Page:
When my Surface Pro got long in the tooth I moved to a Dell Venue 11 Pro, which is what I'm typing this response on. As well as being a really good tablet, it also has an extremely good keyboard if you get the accessory keyboard with the integrated battery. It also has the advantage of giving me runtimes on battery that are just insane and I have never come close to killing both batteries (though I have drained the battery once or twice in tablet-only mode). At this point I have dozens of OneNote notebooks, many of which are archive/reference... but the new active ones are synced to all my devices at once. That means that when I get home to my nice big desktop machine, I can bring up those notes without even thinking about it; no saving to a Dropbox-alike solution, the notes are just there. And I can slide them off to a second screen I'm using for reference material while I work on the action items from those notes on my nice comfortable desktop. Meanwhile my Venue sits quietly on its charger waiting to be taken out again.

Now, there definitely are times OneNote is not ideal. I don't use it for very personal notes... the stuff I don't want synced to a Microsoft-owned cloud (or anyone's cloud come to think of it). For that I have my OwnCloud server with OwnNote. While it doesn't do the hand-written notes, I do have an OwnNote client on my phone so I can tap in quick notes or reference notes I have stored there. I can also hit it up easily at my private URL to quickly get some notes entered... but even I admit it's not as slick as OneNote. Now, having said that since I also have the OwnCloud client on my laptop, I can create text notes in the "Notes" folder in my OwnCloud on my local machine and they also become notes... so there are multiple ways to skin that cat.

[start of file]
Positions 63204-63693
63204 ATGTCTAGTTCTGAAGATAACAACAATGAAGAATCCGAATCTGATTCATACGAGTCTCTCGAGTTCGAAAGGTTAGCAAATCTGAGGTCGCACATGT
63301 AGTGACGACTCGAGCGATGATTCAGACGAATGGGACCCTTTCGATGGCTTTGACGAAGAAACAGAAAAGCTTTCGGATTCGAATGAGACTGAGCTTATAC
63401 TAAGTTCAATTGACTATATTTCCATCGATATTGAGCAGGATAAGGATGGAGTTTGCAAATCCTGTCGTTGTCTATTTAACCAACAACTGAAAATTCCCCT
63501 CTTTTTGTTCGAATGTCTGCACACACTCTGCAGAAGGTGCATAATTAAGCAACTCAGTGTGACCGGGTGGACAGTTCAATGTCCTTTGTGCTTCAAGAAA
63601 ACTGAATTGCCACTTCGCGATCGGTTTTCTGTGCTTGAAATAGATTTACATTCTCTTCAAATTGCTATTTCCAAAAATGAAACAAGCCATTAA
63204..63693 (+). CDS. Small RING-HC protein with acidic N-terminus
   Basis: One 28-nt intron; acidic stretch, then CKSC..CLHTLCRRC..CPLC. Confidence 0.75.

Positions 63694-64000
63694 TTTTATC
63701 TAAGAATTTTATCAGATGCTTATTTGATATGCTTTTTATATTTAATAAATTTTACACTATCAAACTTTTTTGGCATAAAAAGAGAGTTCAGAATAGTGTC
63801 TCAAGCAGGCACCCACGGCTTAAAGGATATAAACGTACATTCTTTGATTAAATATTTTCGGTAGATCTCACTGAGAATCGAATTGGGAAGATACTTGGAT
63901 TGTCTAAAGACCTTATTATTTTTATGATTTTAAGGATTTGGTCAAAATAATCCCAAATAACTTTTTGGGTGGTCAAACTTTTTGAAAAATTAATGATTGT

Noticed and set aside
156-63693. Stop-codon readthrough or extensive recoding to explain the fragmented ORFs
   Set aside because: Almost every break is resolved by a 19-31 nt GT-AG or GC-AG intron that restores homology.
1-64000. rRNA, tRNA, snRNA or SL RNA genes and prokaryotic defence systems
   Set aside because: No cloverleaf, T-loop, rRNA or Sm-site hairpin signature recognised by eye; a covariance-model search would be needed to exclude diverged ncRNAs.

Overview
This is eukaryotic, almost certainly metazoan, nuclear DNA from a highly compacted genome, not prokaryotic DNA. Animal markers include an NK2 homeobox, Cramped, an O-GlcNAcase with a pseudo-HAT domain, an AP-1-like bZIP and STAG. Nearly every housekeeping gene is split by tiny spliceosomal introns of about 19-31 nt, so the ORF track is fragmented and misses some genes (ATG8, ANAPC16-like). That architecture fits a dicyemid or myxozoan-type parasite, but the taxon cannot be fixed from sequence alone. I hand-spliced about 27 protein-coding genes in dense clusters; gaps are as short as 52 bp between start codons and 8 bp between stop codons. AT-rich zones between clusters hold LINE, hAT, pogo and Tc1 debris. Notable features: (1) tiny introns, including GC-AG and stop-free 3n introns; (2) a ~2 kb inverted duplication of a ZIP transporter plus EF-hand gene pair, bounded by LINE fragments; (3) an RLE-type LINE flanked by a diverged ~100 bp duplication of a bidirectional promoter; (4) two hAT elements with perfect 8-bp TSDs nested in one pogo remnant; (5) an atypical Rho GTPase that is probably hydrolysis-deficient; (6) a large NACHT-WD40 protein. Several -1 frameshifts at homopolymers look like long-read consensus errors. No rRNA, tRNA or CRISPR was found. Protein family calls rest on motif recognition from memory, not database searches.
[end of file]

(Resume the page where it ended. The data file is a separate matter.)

So one-size-fits-all? No... but OneNote is good enough for almost everything, and for those few corner cases I find OneNote doesn't work, OwnNote works perfectly. These two tools have become the things I use every day and mean I'm not constantly losing paper notes (my old method).

Having said all that, I DO carry an old paper notebook around as well just in case I'm ever in a place I have no power or access to a computer/phone (VERY rarely, but it happens). If that happens, I whip out the paper notebook and write a quick note... and if I want to digitize it I can either transcribe it later, usually into OneNote so I can translate over diagrams as well.

Comment Re:Sad to see Debian... (Score 1) 319

If you're running Debian on an embedded system then you're doing it wrong anyway. Debian has never been tuned for embedded, and a properly tuned embedded system is more likely to be compiled from source or INCREDIBLY minimal packaging. In addition I can't imagine running systemd on embedded systems as it's a bit heavy for systems with slow CPUs and small memory spaces.

Hell, a basic Redhat / CENTOS install is better tuned for embedded than Debian, and that's not saying much.